blue collar workers

was just sittin here wondering how many people here at audiogon are blue collar workers.

just curious as to how many people work with their hands that enjoy the same hobby as me.

i myself run a 25 to 30 man construction crew in michigan & all the other hifi nuts i know are not blue collar people.

I run a huge construction crew in michigan as well. I guess the difference is all the side work I do is with my hands. So I guess you could say during the day I'm white collar and after work I'm blue collar.
Interesting question. My perspective is that blue collar is a frame of mind rather than a type of job. Consider this a compliment to most audiophiles: it doesn't seem to matter one whit. Love of music is a big equalizer.

That being said, my life has been one of engineering design and sales. I choose now to not work for anyone except myself. Maybe that makes me red, white and blue collar.
I is a carpenter. Evan when I am involved in the 'white coller' aspects of my humble yet gratifying career, I am never far from labor and working with my hands.
Besides love of music, I also like to tinker, and create. I also love to exercise my brain. The mechanics and technology of fidelety in a audiophile type system is a great way to exercise this. My stereo is a hands on system. I get as much out of getting it to work better as I do for the purpose of making music.
At the risk of sounding prejudiced at white coller, if I had more expendable income, I would have much more expensive equipment, but I would still take it apart. My system is blue coller, if you will. I wonder how many 'white coller' audiophiles have 'blue coller' systems.
I work in a large grinding wheel factory. I hang my head over 3000lb. grinding wheels ( while spinning 300 rpm )to support my hobby and my home. We all do what we have to do...
I like to say I use my mind to solve problems then, use my hands to bring it to fruition. : )

I's be a machine repair tech. (injection molding)electronics,hydraulics,pneumatics.Never a dull day in my career of choice, problems are everchanging.
Having access to a complete tool room for "government work" is one of the perks.
i dont want anybody to take this thread the wrong way,while i do enjoy what i do & it is quite a challenge to bring a million $ project in on time all the people i know in my personal life have a more(interesting)profession than industrial roofing.

i see alot of people who post that have jobs that are like engineering & photography & chemistry so i was curious as to how many people have regular joe schmo jobs like me.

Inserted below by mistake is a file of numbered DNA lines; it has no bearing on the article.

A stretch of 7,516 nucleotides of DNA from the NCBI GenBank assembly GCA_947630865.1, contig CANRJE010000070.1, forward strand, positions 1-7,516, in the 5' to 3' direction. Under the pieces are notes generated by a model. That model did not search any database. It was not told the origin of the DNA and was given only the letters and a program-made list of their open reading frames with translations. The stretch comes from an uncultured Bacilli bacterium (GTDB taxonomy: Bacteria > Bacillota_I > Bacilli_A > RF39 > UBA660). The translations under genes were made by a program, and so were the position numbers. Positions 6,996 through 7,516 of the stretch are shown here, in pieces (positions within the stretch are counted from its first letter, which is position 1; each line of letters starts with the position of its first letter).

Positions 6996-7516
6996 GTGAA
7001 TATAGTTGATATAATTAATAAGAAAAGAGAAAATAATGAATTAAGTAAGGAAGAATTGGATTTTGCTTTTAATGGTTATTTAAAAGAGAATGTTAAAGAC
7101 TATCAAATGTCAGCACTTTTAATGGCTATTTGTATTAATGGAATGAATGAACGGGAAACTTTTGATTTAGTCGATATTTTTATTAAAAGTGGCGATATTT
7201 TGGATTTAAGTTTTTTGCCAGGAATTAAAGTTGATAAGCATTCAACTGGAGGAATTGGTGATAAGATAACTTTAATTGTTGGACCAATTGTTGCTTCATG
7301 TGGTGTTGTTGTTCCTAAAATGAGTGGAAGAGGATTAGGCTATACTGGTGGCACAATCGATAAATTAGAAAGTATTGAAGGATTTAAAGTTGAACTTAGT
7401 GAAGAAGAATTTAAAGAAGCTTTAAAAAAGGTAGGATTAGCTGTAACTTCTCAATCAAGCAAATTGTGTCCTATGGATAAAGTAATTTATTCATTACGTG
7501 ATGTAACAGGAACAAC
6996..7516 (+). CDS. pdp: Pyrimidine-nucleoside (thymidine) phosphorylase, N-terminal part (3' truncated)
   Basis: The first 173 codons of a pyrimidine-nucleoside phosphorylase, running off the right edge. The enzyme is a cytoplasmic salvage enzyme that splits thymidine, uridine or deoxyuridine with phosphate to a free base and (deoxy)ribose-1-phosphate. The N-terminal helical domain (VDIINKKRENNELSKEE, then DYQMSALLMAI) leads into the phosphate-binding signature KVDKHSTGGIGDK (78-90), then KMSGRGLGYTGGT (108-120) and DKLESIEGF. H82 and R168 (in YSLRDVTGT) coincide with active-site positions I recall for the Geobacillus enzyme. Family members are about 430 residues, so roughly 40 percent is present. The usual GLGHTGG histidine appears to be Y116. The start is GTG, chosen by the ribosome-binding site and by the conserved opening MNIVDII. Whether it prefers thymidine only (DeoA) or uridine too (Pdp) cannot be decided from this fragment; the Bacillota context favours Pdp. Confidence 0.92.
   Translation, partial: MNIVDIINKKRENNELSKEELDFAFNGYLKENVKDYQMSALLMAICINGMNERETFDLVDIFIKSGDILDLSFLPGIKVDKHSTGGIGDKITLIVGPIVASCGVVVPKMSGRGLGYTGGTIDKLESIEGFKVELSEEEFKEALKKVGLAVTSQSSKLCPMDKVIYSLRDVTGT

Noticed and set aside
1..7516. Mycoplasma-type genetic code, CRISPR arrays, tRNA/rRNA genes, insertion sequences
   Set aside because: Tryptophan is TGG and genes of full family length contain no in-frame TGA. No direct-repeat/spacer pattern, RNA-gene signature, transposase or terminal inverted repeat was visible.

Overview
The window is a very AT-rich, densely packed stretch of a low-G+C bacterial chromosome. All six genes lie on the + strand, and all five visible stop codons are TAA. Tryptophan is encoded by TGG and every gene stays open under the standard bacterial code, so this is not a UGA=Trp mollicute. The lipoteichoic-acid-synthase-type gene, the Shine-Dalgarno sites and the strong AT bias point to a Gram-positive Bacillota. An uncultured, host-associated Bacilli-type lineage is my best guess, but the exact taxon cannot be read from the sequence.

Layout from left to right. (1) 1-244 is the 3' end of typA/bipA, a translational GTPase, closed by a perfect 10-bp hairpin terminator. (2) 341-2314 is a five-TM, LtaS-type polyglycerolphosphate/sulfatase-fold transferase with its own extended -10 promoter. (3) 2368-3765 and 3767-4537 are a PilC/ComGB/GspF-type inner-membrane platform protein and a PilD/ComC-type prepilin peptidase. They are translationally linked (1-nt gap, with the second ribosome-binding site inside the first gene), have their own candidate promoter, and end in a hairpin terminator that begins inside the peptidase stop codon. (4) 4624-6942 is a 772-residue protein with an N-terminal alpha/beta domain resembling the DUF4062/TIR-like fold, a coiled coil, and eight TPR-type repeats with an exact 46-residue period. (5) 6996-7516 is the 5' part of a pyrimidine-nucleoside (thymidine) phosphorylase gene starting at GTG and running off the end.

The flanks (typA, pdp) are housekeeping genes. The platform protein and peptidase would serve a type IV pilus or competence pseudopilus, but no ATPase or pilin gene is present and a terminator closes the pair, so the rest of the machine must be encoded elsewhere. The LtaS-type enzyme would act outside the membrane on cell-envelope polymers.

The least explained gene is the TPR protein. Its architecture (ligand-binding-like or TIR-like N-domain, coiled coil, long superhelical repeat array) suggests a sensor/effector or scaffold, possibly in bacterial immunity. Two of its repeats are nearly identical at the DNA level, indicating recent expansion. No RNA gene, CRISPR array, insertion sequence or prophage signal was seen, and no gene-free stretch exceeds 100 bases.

I work as a Machine Repairman for Ford Motor Company in Ohio, some times my blue collar is black with grease.
Well I spent 31 years at General Motors Truck and Bus factory in Pontiac, Michigan..U.A.W. Local 594. I only found about 3-4 audiophiles like myself in all those years but no shortage of music lovers. The boom-boxes blasted all day up and down the lines.

I'm an electrician for a municipality. Overtime $$ are spent on toys, and i am willing to sacrafice more than half of my weekends to being on call in order to keep my many hobbies interesting.

I normally work third shift, and tend to listen to classical music at work which raises more than a few eyebrows when people walk by my truck.
Construction Superintendent / Project Manager on Bridges, Dams, Power Plants, etc. Started as Quality Control (rock counter) in a materials lab.
Thorman: My Grandfather was foreman in a grinding wheel shop, the Abrasive Company, in the Philadelphia area. He worked there during the first depression and went under with "White Lung" disease.

Myself was a surface grinder in a machine tool shop for three years. Truing the wheels (with diamonds) fills the air with stuff you don't want to breath and the working coolant is rather nasty too.

I've been an IBM mainframe programmer for the last 18 years until the great american sellout of the tech sector. Only manglers (managers) and necessary technicians (doctors, liars, accountants, etc.) are allowed to make a good living, I guess.

My new job is still white collar, however; I throw baggage at an airport now (and DO where a white shirt!).

At least, like Bill Quateman says: "I've got my music..."
I drive a big rig & owned my own for 10 yrs.

In my travels across the US & Canada I've been able to compile a list of music that I would never have heard staying local. For instance, I was just going through some old notebooks & discovered I had written down PJ Harvey & Peter Elliot from around 1992. I don't have a clue who Peter Elliot is though!
Hey Driver,

That used to be one of my favorite parts of driving around different parts of the country. Too bad the "corporate stations" have taken over. Now I only find unique music on stations that are below 92 on the FM dial (College, public, etc).

It's kind of sad. Like fast food and chain stores, big money has killed the unique music of different areas.

Mind you, I'm not complaining, just longing for the old days. This is a great big country and I still enjoy the uniqueness of different Cities, States, Regions, but it's getting hard to find a decent radio station and a locally owned restaurant........

Oh, yeah, about PJ Harvey: I don't get it!!!!!


sogood51, i spent alot of time working on top of your plant over the years,general motors work is the mainstay of my trade.


Yep!, I've seen you guys up there many times. Just before I retired the EPA made them extend all the stacks...had helicopters and the whole bit going on up there.

Hey Reubent,

The thing about PJ Harvey is it was new at the time & I didn't realize she went back that far. I take it you don't get her music? I only get some of it :-}

I would go as far as saying most radio is putrid redundancy & in fact I drove the last 550 or so miles of a road trip last week w/o listening to it.